July 10 The U.S. Senate Judiciary Committee on
Thursday approved bringing before the full Senate legislation
that would give mobile-phone users the right to "unlock" their
devices and use them on competitors' wireless networks,
something that is now technically illegal.
The bill by Senate Judiciary Committee Chairman Patrick
Leahy, a Democrat of Vermont, is similar to legislation passed
by the House of Representatives in February and is expected to
have bipartisan support when it reaches the Senate floor for a
The lawmaking follows a 2012 ruling by the Library of
Congress, the minder of U.S. copyright law, that effectively
made phone unlocking illegal, even after the consumer completed
the contract with its wireless carrier.
U.S. wireless carriers often tether, or "lock," smartphones
to their networks to encourage consumers to renew mobile
contracts. Consumers, for their part, can often buy new devices
at a heavily subsidized price in return for committing to
long-term contracts with a single carrier.
In December, major wireless carriers -- including Verizon
Wireless N>, AT&T Inc, Sprint Corp and T-Mobile
US -- struck a voluntary agreement with the Federal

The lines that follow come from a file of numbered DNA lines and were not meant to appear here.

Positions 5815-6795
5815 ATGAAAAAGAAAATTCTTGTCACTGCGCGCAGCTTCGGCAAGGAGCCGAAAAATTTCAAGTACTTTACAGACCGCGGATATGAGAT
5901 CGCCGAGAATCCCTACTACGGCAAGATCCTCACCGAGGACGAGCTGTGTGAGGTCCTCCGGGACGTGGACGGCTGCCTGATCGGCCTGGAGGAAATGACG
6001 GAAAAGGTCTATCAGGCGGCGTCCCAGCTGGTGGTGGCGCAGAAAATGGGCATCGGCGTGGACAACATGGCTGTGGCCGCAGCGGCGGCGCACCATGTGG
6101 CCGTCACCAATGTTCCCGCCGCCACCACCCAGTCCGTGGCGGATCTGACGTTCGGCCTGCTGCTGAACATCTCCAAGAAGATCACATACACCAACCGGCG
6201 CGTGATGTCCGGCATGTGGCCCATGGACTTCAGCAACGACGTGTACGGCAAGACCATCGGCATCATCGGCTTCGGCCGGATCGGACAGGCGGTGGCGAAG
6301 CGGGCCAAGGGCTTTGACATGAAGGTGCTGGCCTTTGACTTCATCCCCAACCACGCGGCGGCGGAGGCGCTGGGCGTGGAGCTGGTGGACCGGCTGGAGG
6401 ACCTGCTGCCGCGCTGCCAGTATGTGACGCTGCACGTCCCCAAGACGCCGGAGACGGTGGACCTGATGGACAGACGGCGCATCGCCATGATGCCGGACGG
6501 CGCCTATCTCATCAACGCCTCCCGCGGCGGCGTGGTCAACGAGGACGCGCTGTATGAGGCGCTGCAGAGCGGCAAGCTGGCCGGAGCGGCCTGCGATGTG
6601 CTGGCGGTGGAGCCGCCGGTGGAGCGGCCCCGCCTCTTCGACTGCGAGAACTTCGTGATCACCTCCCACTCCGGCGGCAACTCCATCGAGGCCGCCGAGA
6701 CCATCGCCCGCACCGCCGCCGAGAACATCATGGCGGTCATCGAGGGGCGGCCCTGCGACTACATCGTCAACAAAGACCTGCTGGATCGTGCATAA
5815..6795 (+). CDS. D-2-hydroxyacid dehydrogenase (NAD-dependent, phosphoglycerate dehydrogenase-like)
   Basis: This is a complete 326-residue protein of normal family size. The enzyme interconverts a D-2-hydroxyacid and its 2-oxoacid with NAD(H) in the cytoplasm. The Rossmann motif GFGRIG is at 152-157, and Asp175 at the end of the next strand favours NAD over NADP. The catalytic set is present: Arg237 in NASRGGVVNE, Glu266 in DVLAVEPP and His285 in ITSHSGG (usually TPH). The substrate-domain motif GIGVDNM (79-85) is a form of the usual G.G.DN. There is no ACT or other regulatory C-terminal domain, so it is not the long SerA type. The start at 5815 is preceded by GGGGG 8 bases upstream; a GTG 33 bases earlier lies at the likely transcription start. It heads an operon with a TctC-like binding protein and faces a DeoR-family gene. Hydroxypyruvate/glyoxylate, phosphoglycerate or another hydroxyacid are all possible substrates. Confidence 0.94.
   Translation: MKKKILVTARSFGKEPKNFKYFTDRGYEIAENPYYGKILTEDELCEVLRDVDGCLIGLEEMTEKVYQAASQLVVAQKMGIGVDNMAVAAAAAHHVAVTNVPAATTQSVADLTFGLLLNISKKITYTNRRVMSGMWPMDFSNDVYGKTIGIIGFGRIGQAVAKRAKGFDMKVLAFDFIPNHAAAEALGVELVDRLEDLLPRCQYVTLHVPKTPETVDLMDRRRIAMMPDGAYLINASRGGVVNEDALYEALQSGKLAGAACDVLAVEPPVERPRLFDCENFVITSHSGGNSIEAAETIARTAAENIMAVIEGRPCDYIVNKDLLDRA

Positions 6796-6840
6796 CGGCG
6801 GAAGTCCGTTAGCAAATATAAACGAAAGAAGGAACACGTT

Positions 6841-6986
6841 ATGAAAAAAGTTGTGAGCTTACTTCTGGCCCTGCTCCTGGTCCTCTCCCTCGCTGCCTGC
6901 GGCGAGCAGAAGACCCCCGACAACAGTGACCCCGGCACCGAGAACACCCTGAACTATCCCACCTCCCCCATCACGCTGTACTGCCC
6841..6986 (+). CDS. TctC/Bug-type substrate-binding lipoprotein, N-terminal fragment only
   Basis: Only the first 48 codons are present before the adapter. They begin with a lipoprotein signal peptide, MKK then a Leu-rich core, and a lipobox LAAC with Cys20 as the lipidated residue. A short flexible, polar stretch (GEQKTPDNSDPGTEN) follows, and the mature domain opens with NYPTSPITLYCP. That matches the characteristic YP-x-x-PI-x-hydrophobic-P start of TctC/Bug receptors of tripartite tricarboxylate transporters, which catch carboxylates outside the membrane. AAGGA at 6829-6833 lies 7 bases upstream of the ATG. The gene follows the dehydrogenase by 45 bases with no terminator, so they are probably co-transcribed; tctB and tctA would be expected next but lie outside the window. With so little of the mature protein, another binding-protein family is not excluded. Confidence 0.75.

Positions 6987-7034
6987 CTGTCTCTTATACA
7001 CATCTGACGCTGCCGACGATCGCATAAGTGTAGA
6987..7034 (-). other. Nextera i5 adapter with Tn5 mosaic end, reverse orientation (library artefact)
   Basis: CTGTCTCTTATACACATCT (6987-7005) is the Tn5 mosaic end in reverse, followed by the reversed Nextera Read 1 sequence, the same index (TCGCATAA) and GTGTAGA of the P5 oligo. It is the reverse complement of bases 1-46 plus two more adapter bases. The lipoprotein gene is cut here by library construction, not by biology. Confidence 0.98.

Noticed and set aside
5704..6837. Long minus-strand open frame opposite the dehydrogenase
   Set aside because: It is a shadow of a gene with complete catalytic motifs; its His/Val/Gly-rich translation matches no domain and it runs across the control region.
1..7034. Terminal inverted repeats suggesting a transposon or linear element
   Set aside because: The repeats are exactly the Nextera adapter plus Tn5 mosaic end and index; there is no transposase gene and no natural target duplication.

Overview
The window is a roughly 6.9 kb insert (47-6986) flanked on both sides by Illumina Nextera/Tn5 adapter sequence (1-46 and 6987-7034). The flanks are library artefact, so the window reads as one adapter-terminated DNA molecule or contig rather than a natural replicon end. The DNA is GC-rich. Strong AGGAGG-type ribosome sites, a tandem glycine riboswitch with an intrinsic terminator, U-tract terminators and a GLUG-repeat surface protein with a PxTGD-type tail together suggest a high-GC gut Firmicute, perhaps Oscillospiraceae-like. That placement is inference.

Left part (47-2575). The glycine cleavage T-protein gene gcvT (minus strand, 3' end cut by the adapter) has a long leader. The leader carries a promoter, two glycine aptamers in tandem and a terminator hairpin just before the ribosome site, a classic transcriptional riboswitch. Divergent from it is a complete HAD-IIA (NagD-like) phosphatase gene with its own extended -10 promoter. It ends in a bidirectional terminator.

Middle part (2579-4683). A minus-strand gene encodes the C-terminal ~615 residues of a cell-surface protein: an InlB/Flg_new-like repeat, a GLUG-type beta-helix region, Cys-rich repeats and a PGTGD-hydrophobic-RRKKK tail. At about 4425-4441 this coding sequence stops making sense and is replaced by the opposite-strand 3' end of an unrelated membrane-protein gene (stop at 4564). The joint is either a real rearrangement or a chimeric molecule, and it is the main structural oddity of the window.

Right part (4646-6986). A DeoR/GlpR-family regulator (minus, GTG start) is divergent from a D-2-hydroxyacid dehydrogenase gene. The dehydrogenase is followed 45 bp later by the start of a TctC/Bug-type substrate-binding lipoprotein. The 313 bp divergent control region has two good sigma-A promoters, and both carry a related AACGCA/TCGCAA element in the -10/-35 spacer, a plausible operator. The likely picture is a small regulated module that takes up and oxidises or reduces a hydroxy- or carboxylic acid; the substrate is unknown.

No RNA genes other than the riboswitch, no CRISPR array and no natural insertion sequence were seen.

Communications Commission to make it easier for consumers to
unlock their phones after their contracts expire.
Under current law, someone who unlocks their phone without
permission could face legal ramifications, including jail.
Leahy's bill reinstates the exemption given to mobile phones
in the copyright law before the controversial 2012 ruling by the
Library of Congress and calls on the officials there to
reconsider the issue during its next round of reviews in 2015,
potentially expanding the exemption to tablets and other
"We appreciate the Judiciary Committee's effort to strike an
appropriate balance by authorizing unlocking without imposing
obligations on carriers," Jot Carpenter, vice president of
government affairs at the wireless industry group CTIA, said in
a statement on Thursday.
In addition to allowing consumers to unlock devices
themselves, Leahy's bill would allow consumers to authorize
someone else to do it for them.
"Enabling consumers to unlock mobile devices will improve
competition in the wireless market by making it easier to switch
from one carrier to another," Laura Moy, staff attorney at
consumer advocacy group Public Knowledge, said in a statement.
(Reporting by Alina Selyukh in Toronto; Editing by Leslie